Model Empathy Is About The World Not The Market
As marketers, we know that brands have a unique responsibility in the culture in which they exist because they actively participate. and as such have the power to set the tone, set the example and inspire everyone to do better.
A parallel to the movement for racial injustice is the environmental injustice that we saw decades ago. Awareness of pollution and global warming prompted almost every brand to adopt standards, practices, and certifications to protect the environment and natural resources. These brands, in turn, have helped raise consumer awareness and expectations of the environmental impact of the products they buy. Some, without exception, opted for the shortcut to a green attitude and were identified as “green washing machines” – brands that went through the applications or made false or excessive claims to sustainability in order to take part in the competition. Such brands only took the environmental trend into account, but did not really put it into practice. Brands like Interface Flooring, on the other hand, recognized early on how important it is to be a truly sustainable manufacturer, have made real changes to their policies and practices, and have shown the world that it is not just “green” and respect for the planet shows the right thing, but also a very profitable thing.
I mention the environmental movement because it has been successful beyond what laws and regulations could achieve on their own. This is because the market, driven by brands committed to change, made the difference.
Empathy is an act
I believe that treating people with respect and understanding is as important as treating the environment with respect and understanding. It's just right – whether you buy your products or not. This is how each of us, regardless of race, wants to be treated. This is called empathy. How should brands react sensitively in this crisis? Or should they answer at all?
First, a reminder that empathy is the ability to understand or feel what another person is experiencing within their frame of reference, that is, the ability to put themselves in another person's position. Active empathy is important in a business context. That means empathy becomes clear through business measures.
NASCAR responded with unexpected speed and audacity by banning the Confederate flags from its events and venues. This was a deep example of the brand's empathy, which was shown not towards its most passionate supporters, but towards society as a whole. NASCAR has brought its future on line by potentially alienating tens of thousands, perhaps millions, of ticket buyers and TV viewers by doing the right thing. The brand hopes that it can now attract a whole new fan base with money. We will see. But just like the interface example, this is a real change, and through its actions it shows the world that brands have the power to set the tone, deliver the example and inspire everyone to do better.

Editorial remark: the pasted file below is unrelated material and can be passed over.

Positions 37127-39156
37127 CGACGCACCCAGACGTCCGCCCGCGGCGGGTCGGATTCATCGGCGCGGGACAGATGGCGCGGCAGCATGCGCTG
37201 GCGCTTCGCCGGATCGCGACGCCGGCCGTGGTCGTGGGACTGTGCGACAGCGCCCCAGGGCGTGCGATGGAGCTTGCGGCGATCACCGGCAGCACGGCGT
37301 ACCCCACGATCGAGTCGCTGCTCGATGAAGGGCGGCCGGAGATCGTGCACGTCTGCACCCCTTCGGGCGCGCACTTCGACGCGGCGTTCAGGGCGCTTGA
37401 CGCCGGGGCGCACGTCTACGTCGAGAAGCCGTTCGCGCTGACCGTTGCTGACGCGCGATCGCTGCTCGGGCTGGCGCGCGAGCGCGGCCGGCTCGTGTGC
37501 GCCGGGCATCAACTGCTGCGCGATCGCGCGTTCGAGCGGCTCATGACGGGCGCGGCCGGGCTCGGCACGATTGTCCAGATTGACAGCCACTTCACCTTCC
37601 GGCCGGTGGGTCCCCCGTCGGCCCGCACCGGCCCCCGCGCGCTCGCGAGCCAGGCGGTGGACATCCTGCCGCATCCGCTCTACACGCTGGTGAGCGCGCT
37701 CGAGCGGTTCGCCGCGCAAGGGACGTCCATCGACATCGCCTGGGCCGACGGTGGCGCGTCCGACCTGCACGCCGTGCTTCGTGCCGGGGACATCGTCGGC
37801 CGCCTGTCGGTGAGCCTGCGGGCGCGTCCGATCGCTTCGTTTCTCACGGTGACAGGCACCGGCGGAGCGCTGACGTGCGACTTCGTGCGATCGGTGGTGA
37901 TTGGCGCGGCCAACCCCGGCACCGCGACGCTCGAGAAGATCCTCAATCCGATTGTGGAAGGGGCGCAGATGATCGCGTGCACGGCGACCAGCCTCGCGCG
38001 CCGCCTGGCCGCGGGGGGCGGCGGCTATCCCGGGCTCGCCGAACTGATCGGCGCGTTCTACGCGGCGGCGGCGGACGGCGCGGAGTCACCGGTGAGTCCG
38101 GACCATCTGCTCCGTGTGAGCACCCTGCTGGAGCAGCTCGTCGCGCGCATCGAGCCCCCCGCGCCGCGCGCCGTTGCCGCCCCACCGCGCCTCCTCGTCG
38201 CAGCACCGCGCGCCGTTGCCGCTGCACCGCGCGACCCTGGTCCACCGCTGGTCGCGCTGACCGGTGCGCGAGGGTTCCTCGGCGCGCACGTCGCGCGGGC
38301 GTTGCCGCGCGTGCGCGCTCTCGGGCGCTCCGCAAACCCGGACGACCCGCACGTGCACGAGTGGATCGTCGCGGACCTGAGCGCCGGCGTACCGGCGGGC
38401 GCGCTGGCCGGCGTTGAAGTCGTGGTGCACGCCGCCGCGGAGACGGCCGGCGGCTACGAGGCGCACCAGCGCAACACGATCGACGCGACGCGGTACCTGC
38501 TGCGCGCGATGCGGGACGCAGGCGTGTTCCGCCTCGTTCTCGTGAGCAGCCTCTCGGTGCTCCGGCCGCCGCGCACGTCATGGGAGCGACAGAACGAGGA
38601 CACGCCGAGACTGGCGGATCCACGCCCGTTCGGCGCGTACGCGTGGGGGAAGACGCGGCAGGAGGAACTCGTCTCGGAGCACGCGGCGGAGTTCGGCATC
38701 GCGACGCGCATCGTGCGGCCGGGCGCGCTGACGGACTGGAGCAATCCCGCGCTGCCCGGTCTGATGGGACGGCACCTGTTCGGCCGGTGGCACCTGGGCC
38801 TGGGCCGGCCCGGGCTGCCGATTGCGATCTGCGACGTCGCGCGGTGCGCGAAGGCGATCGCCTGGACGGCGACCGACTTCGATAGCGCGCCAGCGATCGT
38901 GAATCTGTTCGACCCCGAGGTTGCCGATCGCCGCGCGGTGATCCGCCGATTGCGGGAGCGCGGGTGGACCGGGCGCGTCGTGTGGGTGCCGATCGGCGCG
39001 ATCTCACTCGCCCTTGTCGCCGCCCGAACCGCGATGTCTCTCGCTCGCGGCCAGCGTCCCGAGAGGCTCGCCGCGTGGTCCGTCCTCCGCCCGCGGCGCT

NIKE also made a brave decision by using Colin Kaepernick in 2018 as part of his ongoing "Just Do It" campaign, despite the fierce controversy surrounding his kneeling protest during the national anthem at football matches. Shunned by the NFL, it now appears that NIKE's decision has been confirmed, with the recent reversal of the NFL's stance on Kaepernick and the message his knees conveyed.
Quaker Foods North America, a subsidiary of PepsiCo, has withdrawn the 130-year-old “Aunt Jemima” label after the murder of George Floyd because the brand identity of its product was based on a racist stereotype. Kristin Kroepfl, Vice President and Chief Marketing Officer, explains: "We also need to take a close look at our brand portfolio and make sure that they reflect our values and meet our consumers' expectations." It's rare for a company to feel the need 130 years ago Discarding brand value, and even rarer is his serious determination to conduct further research. This is an expression of brand empathy in action, albeit for a very long time. Here we remind you that brands are never finished and a thorough assessment of the role of a brand in a broader context must be daily practice.
Brands have to be the change the world wants to see
In these examples, NASCAR, NIKE, and Quaker Foods made decisions that pose a high risk to their brands' popularity and sales. Not every brand will be so visible or put in the national spotlight to find an answer to racial relationships or social problems. But these brands have. Critics do not call this a "virtue sign" because they have real economic effects.
As a marketer, it is up to each of us to do what Kristin Kroepfl from Quaker Foods does: we need to look closely and take action.
We have responsibility. We have to do what is right. And we need brand empathy for the world around us, not just for our market.
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